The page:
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Leadership Education: The Phases of Learning

4.32  ·  Rating details ·  753 ratings  ·  102 reviews
The world's problems can be summed up in just a few words: lack of leadership. While the world is in desperate need of leaders very few people have the tools to become one. Oliver and Rachel DeMille's Leadership Education: The Phases of Learning is the manual that every person who aspires to be an effective leader, or to raise one, needs. Principled decision-making, the ...more
Paperback, 303 pages
Published March 1st 2008 by George Wythe College
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Heather
Dec 01, 2008 rated it liked it
Okay, now I see what I'm supposed to do! Sort of. This book explains a little better the 'ingredients' to a Leadership Education or Thomas Jefferson Education. I thought some of the ideas fantastic and either have implemented them with great success or will be adding them in shortly.

I came away from reading this book (and the other two) foaming at the mouth though. The authors are SO heavy handed - YOU MUST DO THIS, YOU ARE REQUIRED TO DO THIS. Everything was an absolute and COULD NOT BE CHANGED
...more
Darcy
Oct 30, 2010 rated it liked it
Glad I read this book (well, 2/3rds of it, anyway) as it introduced me to some very inspiring and enlightening ideas regarding education. At first, I thought I had found exactly what I wanted in an educational philosophy/method. However, the more I read, the more I found that the author's stance that there is only one right way to educate a child (if you want to raise a child with the potential to be a "leader") bothered me. I don't agree with that. The book left me with the feeling that I was ...more
Nola Redd
Oct 20, 2014 rated it liked it
I learned about a Thomas Jefferson education maybe six years ago (based on the date of my review of the book), when my oldest was six or seven. Like many, I wondered about how to best implement it. For years, I think I followed the essence of a TJed, but I stalled out and went traditional when my younger two started schooling, which coincided with my new role as a single working mom.

I strongly believe in most of the principles of the initial book, and for those who want step by step instruction,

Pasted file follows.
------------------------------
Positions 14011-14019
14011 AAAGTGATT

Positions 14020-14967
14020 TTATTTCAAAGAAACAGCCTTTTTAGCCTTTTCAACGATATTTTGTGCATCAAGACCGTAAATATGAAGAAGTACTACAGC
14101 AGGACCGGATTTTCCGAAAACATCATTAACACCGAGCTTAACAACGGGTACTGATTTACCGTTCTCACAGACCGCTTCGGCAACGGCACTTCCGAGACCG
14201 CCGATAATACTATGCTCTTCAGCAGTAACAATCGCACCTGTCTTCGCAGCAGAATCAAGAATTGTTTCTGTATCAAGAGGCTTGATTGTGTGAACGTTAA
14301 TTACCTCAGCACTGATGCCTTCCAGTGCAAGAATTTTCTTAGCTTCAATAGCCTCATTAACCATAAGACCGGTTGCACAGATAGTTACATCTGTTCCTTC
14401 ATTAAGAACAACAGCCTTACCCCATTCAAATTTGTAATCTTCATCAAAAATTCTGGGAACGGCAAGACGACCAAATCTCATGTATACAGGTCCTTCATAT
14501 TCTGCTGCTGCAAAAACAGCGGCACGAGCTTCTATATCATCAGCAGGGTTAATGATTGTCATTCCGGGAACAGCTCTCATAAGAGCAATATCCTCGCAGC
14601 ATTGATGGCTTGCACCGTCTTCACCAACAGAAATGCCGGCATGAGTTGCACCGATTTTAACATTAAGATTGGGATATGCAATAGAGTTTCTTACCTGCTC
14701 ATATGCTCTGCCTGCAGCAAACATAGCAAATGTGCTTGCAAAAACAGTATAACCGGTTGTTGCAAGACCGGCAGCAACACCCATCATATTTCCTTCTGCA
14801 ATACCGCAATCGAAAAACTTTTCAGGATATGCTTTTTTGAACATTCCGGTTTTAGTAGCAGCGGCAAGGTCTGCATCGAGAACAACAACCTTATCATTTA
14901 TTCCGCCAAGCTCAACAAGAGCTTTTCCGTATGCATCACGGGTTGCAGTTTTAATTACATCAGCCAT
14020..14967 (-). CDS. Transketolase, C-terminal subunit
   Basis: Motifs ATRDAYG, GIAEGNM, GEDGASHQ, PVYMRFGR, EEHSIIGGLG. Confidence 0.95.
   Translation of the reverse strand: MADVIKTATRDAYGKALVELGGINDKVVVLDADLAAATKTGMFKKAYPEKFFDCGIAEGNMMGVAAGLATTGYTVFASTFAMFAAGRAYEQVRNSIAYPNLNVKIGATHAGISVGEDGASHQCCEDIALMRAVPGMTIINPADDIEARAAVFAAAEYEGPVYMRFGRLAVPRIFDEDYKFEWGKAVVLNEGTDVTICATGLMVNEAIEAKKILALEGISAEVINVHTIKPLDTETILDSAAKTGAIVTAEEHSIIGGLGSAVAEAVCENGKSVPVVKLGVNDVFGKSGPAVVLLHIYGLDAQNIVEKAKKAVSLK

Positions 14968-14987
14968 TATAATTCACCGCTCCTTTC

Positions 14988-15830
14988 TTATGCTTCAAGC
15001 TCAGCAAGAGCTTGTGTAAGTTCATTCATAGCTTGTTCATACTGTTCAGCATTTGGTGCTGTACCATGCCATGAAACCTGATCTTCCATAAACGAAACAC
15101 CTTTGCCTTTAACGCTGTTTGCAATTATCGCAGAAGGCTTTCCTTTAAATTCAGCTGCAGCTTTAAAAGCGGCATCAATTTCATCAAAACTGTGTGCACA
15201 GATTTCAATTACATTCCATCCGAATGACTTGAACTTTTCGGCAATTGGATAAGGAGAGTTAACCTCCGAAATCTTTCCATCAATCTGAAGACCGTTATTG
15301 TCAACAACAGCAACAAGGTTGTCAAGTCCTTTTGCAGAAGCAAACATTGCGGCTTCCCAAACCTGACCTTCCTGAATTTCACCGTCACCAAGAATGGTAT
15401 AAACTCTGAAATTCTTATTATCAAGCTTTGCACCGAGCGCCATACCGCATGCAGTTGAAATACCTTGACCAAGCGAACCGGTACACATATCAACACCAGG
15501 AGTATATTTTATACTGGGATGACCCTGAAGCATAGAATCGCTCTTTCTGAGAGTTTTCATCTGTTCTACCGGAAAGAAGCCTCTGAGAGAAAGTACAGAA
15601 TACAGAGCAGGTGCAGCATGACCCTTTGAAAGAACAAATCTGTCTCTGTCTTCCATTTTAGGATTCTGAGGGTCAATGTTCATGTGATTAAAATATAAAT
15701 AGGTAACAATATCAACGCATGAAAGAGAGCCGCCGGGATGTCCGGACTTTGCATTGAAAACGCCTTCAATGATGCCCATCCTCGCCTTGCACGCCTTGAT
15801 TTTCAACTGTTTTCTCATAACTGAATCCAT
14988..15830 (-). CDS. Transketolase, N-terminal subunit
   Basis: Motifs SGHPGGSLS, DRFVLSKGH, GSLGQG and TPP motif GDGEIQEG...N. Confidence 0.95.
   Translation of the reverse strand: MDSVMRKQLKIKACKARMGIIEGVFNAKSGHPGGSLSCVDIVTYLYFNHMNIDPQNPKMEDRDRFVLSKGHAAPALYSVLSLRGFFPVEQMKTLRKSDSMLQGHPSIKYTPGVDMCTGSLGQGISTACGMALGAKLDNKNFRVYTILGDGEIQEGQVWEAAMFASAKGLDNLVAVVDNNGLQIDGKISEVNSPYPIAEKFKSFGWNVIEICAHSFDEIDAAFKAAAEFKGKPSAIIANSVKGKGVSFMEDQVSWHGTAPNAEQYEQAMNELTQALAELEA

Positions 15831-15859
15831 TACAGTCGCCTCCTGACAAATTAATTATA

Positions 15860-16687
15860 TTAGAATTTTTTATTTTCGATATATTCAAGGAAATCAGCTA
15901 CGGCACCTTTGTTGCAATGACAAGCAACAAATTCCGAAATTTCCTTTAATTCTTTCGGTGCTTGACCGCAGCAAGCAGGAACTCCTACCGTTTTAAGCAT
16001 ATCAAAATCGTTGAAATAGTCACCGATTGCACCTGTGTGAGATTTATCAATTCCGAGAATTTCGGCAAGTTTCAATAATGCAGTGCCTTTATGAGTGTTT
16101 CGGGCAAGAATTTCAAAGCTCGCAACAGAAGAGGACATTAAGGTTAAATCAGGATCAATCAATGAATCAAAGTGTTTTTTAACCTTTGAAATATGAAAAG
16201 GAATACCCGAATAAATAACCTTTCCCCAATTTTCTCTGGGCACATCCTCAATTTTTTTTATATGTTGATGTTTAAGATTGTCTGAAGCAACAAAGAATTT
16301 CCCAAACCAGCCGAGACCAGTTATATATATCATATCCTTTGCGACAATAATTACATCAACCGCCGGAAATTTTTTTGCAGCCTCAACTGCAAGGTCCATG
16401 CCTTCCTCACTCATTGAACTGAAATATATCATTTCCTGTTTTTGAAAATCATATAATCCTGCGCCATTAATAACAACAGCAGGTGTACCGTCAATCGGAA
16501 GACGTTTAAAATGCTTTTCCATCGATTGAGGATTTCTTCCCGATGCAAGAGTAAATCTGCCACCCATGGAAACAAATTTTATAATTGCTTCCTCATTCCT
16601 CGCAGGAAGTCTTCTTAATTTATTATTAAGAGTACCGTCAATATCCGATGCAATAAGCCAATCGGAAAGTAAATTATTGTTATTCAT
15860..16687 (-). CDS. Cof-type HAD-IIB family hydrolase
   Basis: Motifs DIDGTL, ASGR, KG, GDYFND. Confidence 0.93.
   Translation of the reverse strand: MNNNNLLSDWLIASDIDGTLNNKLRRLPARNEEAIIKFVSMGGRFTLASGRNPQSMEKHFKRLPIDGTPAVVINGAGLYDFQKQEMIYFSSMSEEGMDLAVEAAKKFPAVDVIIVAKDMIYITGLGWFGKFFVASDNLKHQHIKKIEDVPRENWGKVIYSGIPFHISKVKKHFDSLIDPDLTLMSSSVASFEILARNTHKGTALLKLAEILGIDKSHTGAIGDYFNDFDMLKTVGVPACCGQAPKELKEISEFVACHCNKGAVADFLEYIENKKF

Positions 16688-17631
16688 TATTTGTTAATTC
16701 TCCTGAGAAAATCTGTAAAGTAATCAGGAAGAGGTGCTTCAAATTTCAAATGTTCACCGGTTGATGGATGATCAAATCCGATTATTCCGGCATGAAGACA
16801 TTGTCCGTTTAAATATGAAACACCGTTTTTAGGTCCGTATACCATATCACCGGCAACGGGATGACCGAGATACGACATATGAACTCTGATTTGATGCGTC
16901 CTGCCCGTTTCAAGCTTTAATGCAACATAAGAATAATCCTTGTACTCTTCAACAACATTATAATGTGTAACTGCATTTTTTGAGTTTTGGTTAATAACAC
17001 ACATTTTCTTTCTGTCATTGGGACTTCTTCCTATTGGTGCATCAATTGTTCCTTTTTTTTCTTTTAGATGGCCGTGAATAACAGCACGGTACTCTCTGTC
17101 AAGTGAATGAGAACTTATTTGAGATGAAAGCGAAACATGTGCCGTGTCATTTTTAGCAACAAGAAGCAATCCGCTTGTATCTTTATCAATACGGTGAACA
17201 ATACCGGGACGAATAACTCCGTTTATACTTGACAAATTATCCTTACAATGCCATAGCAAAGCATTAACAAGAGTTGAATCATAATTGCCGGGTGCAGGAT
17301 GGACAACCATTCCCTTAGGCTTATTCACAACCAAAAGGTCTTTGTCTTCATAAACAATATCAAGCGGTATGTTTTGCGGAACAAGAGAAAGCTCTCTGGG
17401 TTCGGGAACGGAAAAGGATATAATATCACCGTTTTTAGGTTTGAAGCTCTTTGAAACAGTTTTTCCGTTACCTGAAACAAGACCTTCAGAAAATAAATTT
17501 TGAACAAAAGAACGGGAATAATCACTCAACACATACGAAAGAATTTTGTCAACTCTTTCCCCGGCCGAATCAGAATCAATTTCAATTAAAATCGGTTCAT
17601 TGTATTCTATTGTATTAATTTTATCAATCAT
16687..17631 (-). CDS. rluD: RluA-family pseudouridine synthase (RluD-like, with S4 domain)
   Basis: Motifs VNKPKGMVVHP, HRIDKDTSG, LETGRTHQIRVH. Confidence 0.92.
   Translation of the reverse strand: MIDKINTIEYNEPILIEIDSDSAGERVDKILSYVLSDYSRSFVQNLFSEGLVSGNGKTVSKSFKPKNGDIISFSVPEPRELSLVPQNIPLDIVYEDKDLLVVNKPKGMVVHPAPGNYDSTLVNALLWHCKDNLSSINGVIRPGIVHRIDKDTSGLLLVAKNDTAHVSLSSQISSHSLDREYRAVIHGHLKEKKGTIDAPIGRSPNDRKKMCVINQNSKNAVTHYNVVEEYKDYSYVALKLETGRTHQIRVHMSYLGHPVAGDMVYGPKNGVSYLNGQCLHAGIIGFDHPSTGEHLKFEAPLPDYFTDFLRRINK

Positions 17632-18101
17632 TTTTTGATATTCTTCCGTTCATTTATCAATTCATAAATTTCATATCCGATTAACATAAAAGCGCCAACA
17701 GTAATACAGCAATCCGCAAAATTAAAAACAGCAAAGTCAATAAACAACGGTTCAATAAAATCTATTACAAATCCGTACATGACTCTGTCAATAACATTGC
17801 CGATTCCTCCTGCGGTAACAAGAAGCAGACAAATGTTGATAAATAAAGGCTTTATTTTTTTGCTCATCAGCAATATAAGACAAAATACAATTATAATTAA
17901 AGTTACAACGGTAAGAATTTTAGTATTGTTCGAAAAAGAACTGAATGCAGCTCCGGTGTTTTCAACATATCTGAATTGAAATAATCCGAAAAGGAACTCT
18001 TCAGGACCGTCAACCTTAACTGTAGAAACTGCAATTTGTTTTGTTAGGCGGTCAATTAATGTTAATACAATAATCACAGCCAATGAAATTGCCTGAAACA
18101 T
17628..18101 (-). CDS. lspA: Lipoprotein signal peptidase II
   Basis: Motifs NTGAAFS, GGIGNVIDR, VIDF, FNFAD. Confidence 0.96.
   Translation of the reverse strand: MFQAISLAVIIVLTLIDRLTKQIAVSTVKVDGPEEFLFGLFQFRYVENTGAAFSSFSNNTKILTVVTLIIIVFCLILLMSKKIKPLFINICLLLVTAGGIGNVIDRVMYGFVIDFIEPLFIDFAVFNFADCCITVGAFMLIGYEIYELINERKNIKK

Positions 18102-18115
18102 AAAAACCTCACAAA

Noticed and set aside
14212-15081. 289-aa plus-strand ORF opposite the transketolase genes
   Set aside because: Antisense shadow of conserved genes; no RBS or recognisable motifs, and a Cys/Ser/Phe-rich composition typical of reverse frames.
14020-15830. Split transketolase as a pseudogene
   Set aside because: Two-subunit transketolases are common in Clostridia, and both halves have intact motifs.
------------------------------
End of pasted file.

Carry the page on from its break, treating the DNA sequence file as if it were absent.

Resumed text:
...more
Angela Boord
There's some good advice in this book for homeschoolers who find themselves pulled toward unschooling and classical at the same time. I actually would have given the book 3.5 stars if I could have, because I think it contains decent and practical information, and I certainly liked it better than The Thomas Jefferson Education Home Companion.

Unfortunately, some of their good advice gets lost in the way they've structured the book. While "simplicity" is supposed to be one of the hallmarks of a
...more
Celeste Batchelor
Update: This is hands down the best book for explaining how to implement Leadership Education (aka TJED) in the home. I use it extensively all year long.

A companion to "A Thomas Jefferson Education" and a must read for home educators. Fantastic book! I could not put it down and now use it as a firm basis for how we educate our children at home.
Nicholeen
Sep 07, 2011 rated it it was amazing
This is a great resource for mapping out your child's education for the year! I use it often.
Christy
Nov 13, 2008 rated it it was amazing
Several times in Demille's first book, A Thomas Jefferson Education, Oliver DeMille mentions that he is often asked, “How do you do it?” He responds that it is done simply by reading classics and discussing them. To do TJed right, it is much more than just reading classics and discussing them, although just doing that is a great education. Leadership Education is a whole book about “how to do it.” To raise leaders, many of the ingredients and “custom made ideas” from this book are needed.